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Present from afar

  • 02 April 2020
One of the challenges posed by social distancing is how to reconcile personal presence with distance. Presence is tactile and up close. Measuring out the prescribed separation as people walk around the park in the early morning tends to turn familiars into strangers and greetings into distancings.

On the other hand, to overcome distance we happily draw on Zoom and other technology that allow us to be see one another’s faces. How to reconcile this interplay between distance and presence merits reflection.

My own reflection is coloured by my Catholic faith, and was prompted by the necessary closing of churches. In the Catholic tradition faith is tactile. At its heart is a God who in Jesus Christ joined our world, walked among us and had skin in our game. God is understood to be present in thingy, face to face ways — in gatherings of friends and strangers, rich and poor; in eating bread and drinking wine, teaching and listening, joking and being serious, in the pouring of water and anointing with oil, in shaking hands and hugs.

The central symbol and ritual of this understanding is the Sunday Eucharist where people gather to pray, eat and drink in the belief that Christ is really active in what they do and really present in what they eat and drink.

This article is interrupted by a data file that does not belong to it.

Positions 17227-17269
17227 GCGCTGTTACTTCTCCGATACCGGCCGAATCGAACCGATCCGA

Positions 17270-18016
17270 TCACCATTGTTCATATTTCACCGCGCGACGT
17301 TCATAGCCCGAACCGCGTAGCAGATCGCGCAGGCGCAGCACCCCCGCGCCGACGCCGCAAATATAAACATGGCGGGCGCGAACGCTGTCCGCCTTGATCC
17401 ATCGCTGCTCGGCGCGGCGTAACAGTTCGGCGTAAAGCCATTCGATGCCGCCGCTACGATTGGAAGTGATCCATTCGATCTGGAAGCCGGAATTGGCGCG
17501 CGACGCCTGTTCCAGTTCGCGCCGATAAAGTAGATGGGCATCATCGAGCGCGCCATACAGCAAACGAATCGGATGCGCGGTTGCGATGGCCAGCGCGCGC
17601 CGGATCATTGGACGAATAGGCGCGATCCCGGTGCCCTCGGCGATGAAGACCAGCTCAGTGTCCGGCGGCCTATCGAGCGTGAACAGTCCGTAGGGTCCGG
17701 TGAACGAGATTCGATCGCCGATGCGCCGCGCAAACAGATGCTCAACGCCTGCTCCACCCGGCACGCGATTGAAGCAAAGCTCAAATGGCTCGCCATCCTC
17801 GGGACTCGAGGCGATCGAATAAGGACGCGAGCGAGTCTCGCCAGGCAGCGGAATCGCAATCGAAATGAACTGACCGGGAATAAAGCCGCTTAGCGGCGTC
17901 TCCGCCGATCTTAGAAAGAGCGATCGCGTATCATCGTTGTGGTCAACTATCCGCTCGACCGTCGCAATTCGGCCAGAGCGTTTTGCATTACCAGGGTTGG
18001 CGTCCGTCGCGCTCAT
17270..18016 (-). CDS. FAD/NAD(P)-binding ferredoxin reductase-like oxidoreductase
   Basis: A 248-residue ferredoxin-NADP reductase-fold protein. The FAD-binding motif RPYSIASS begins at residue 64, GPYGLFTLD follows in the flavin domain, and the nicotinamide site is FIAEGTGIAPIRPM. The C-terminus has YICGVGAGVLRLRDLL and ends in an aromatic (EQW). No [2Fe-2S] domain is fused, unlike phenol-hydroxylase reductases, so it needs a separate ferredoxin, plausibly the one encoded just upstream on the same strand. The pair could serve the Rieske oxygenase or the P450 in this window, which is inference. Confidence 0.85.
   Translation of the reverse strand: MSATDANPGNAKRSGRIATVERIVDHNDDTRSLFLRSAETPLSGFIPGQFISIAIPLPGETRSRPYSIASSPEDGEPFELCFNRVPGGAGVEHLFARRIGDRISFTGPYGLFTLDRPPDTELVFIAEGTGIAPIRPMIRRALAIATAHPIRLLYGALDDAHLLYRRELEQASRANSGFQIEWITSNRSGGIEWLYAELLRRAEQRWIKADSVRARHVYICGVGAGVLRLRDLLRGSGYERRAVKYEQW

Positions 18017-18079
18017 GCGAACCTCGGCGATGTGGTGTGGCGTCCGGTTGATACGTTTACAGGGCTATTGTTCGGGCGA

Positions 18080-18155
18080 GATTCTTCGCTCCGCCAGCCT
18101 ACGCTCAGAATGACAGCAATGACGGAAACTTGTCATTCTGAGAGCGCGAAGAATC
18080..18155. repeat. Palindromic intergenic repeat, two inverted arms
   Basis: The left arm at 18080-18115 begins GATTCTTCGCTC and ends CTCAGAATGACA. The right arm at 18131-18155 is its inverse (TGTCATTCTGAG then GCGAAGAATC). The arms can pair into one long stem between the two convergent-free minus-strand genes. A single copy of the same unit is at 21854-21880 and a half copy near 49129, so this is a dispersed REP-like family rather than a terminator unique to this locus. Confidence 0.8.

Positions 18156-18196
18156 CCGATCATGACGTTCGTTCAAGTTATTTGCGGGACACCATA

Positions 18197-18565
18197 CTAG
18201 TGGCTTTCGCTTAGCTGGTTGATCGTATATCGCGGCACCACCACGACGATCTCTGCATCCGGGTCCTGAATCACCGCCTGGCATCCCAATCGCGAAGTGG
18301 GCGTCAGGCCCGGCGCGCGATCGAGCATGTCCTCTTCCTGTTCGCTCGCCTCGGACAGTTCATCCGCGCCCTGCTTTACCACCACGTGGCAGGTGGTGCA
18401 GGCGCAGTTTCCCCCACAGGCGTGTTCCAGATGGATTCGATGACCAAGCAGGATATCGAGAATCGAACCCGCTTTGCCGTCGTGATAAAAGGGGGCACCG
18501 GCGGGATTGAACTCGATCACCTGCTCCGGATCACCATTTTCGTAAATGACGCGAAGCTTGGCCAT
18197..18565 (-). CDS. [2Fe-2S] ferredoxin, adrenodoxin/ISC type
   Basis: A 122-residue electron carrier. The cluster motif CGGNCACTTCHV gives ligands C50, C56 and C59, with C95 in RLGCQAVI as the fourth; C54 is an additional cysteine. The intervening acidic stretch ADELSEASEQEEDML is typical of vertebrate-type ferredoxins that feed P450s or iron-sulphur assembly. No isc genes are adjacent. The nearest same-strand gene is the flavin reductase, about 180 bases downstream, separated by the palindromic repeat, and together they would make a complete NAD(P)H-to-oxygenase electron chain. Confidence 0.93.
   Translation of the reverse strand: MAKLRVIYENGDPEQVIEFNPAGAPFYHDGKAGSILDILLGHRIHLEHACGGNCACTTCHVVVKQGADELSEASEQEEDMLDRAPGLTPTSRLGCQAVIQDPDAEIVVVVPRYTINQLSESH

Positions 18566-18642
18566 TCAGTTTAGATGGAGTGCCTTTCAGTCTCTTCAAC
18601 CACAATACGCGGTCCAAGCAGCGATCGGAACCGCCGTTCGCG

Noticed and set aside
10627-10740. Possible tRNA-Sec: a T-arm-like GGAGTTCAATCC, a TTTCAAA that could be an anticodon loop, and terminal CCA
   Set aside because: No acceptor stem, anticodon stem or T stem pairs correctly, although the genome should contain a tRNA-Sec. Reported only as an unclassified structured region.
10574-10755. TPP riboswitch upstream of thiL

Seen from this perspective the closing of churches and consequent gatherings to celebrate the Eucharist is a serious business. The privileged ways in which God is present that cannot fully be replaced by other forms of presence. The expected outcome of closing churches might be the distancing of God from people’s lives.

Yet for many people this does not seem to happen. They find that the televising of Mass and other rituals and engagement with other electronic expression of faith overcomes the barriers of distance. To explore why this is so may illuminate larger questions about presence and distance in our lockdown society.


'We need to attend to the infinite complexity of the people to whom we are physically present, to the feeling of bare feet on carpet and brick, to the pockets of cool air under shaded trees on a hot day, to the quality of the red flowers and the green leaves of the geranium outside our window.'  

Questions about presence, distance, reality and appearance have been central to Christian reflection on the Eucharist for a millennium. It centred on the relationship between what Christ